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Student Profiles

A Special Prom for Kids With Autism

If you saw Madison Plaisance at her prom, you might have mistaken her for a princess. And she would say you were correct.

Bennett helps athletes with disabilities get off the sidelines and into the game
Bennett Institute Physically Challenged Sports Program

Did you know that Kennedy Krieger has a wheelchair tennis team, a basketball team, and an ice hockey team? Some 20 sports make up the Bennett Institute Physically Challenged Sports Program at Kennedy Krieger, and directors Gerry and Gwena Herman expect the program to grow even more with the recent addition of a new adaptive sports park at the Greenspring campus.

Defying the Odds
Makaile Stanley

I remember the moment I knew I would be the first person in my family to attend college. When I was 16, a doctor recommended that I apply to a technical school instead of a four-year college because of my Asperger’s syndrome. I was crushed and broke down in tears. I took red permanent marker and made a giant “X” on his report and threw it away. I decided then and there that I wanted to go to college. I wanted to do better.

A mother’s emotional journey to find help for her son with autism leads her to Kennedy Krieger Schools. Jake, who has autism, was scared to go to school and totally unhinged once he got there—running in circles, biting his hand, melting down.
Jacob

The year my son was in the third grade, I didn’t eat. I never left my phone, even to take a shower. Jake, who has autism, was scared to go to school and totally unhinged once he got there—running in circles, biting his hand, melting down. Desks would fly if one thing went wrong. He would return home from school exhausted, with fingernails chewed to the quick and tear-stained cheeks. It was torture seeing him so miserable. 

Special education teacher Katie Cascio is inspired by a student who comes into his own at Kennedy Krieger High School.
student and teacher

I was lucky enough to meet DeVante—a shy, reserved student with autism spectrum disorder—during my first year as an assistant teacher at Kennedy Krieger High School. During my first week, DeVante approached me with his head down and in a soft voice, he asked me to sign his “autograph book. ”

Great Expectations
Bob Nobles in his Young Marines uniform

I started attending Kennedy Krieger in fifth grade. I’m now a junior in high school. It’s been a really good experience. I don’t think I’d be where I am now if it hadn’t been for Kennedy Krieger. Before I came here, I was below grade level on everything, I had low self-esteem, and my behavior was an issue.

Navigating the path to adulthood can be at turns frustrating, overwhelming, and rewarding.
A graduate contemplates his future

When Damian Jackson was younger, his mother, Carla Dixon, worried about what life would be like for her son after he left the safe environment of Kennedy Krieger High School. The school provided Damian—who has autism—with structure, socialization, and extensive therapy services. But Dixon knew that when school ended, so would the school-based services.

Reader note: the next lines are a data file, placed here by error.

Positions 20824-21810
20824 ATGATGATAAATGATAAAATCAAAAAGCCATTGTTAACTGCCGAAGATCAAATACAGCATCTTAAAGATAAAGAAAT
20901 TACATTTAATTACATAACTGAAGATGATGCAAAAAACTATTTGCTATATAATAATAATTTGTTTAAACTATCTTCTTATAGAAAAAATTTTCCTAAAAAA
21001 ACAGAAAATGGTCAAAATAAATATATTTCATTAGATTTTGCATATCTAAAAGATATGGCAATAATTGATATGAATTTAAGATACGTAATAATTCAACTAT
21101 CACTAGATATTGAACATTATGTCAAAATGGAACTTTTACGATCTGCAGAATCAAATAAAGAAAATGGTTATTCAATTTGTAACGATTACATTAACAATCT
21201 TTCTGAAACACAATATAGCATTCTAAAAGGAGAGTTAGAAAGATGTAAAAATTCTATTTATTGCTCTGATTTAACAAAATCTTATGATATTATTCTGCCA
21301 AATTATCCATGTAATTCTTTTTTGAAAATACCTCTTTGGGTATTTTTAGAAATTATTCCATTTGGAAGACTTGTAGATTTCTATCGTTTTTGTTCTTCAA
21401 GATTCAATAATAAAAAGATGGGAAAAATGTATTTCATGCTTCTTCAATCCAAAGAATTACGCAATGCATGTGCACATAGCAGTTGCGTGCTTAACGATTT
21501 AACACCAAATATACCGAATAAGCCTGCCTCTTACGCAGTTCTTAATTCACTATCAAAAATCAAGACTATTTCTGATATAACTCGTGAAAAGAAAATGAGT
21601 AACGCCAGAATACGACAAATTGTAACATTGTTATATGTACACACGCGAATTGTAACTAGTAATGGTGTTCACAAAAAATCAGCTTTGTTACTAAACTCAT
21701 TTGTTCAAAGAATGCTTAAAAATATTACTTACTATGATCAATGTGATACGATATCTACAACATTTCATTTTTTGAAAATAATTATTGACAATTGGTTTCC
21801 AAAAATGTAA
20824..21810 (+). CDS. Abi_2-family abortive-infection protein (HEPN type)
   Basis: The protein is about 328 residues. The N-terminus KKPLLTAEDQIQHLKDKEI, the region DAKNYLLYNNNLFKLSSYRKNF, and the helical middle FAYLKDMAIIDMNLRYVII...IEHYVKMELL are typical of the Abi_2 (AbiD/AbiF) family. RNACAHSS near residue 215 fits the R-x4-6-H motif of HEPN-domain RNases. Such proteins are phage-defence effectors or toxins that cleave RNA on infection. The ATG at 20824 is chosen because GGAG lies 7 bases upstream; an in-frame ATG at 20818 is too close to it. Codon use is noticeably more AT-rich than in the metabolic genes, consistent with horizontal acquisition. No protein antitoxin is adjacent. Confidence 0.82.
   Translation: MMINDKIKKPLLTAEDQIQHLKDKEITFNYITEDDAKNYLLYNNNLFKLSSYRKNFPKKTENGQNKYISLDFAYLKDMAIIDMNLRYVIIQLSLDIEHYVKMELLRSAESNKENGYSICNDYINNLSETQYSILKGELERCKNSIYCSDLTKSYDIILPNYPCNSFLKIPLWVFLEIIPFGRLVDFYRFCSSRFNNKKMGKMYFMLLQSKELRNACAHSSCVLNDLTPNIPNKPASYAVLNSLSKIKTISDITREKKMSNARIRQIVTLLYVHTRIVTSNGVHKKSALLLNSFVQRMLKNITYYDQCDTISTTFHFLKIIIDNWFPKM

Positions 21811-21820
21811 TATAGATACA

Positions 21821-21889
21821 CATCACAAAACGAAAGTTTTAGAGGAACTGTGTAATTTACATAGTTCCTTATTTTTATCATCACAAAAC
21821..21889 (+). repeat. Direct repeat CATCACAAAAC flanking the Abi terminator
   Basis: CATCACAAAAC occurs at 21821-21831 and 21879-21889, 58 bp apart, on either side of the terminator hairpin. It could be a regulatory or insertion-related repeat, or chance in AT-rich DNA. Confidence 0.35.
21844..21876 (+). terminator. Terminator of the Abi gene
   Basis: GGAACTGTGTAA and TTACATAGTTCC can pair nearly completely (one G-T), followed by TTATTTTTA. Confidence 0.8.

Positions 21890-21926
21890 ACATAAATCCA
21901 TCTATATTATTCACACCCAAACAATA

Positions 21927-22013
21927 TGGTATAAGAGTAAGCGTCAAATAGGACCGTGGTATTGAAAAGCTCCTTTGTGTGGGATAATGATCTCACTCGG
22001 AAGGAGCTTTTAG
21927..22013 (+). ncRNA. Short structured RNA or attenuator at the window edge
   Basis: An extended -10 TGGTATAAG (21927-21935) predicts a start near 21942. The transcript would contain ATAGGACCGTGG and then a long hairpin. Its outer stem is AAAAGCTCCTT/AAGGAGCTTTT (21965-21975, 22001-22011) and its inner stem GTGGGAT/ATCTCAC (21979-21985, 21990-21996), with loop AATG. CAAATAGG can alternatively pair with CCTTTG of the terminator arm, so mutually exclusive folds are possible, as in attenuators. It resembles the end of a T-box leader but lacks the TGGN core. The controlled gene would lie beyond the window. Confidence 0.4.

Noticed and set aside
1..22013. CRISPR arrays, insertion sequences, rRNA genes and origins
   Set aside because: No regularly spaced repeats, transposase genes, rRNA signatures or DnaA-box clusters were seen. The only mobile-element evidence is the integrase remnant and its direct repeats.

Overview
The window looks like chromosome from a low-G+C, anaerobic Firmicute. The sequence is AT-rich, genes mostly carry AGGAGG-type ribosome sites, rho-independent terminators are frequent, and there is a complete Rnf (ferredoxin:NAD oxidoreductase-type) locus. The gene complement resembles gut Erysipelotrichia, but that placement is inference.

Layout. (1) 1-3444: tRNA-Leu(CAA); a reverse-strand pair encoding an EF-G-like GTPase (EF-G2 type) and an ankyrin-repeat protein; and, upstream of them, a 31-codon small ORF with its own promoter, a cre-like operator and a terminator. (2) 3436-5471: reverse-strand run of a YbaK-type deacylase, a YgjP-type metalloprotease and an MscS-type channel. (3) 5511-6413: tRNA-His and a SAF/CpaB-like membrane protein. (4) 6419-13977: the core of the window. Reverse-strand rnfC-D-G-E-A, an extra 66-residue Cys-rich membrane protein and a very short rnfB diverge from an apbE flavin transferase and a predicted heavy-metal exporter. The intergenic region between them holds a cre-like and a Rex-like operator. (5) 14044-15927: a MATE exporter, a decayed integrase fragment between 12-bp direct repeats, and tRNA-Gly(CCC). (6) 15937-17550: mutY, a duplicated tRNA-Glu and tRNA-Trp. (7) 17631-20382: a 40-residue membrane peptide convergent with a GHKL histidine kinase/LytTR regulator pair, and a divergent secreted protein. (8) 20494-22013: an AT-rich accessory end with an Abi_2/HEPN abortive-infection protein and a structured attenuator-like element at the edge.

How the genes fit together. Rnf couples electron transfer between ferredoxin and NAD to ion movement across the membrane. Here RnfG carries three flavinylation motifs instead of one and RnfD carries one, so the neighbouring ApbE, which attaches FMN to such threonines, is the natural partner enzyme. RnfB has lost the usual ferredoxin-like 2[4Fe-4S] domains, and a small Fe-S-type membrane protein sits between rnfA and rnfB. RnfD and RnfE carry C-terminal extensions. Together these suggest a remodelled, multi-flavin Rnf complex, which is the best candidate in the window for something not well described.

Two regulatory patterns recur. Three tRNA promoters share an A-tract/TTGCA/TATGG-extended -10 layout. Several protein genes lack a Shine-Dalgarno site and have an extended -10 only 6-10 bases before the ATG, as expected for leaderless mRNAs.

Never say you can't--because you can.
Sashay Duckett

When I started at Kennedy Krieger Middle School, I was very frustrated and angry because I did not think I needed to be here. Slowly, though, I began to see that Kennedy Krieger was the right school for me. But it took time. Today I realize that I needed to be here to get the education I needed, because I might not have done as well anywhere else. Knowing this makes it easy for me to go to school and even easier to do what I have to in order to have a successful future.

High school’s work-based learning program provided more than just an education—it offered a future he never imagined possible.
Kevin Sargeant

Given a choice, Kevin Sargeant says he could do without all of the independence and opportunities that adulthood promises. But adulthood, it seems, is coming for him nonetheless.

Six years ago, the prospect would have had him quivering in confusion, fear, and anxiety—if he chose to acknowledge it at all. Back then, Kevin says, he was shelled up, locked in, lower-functioning, or any other of the myriad terms often used to describe children diagnosed with autism spectrum disorders

A Day at the Aquarium
Justin with His Sister

"Mom, Lauren pinched me," Justin calls back to his mother. He and his little sister, Lauren, are walking arm in arm through Baltimore's Inner Harbor on their way to the National Aquarium. Just over a year ago, this trip might not have been possible. 

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A free resource that provides access to information and support for individuals and families living with developmental disabilities.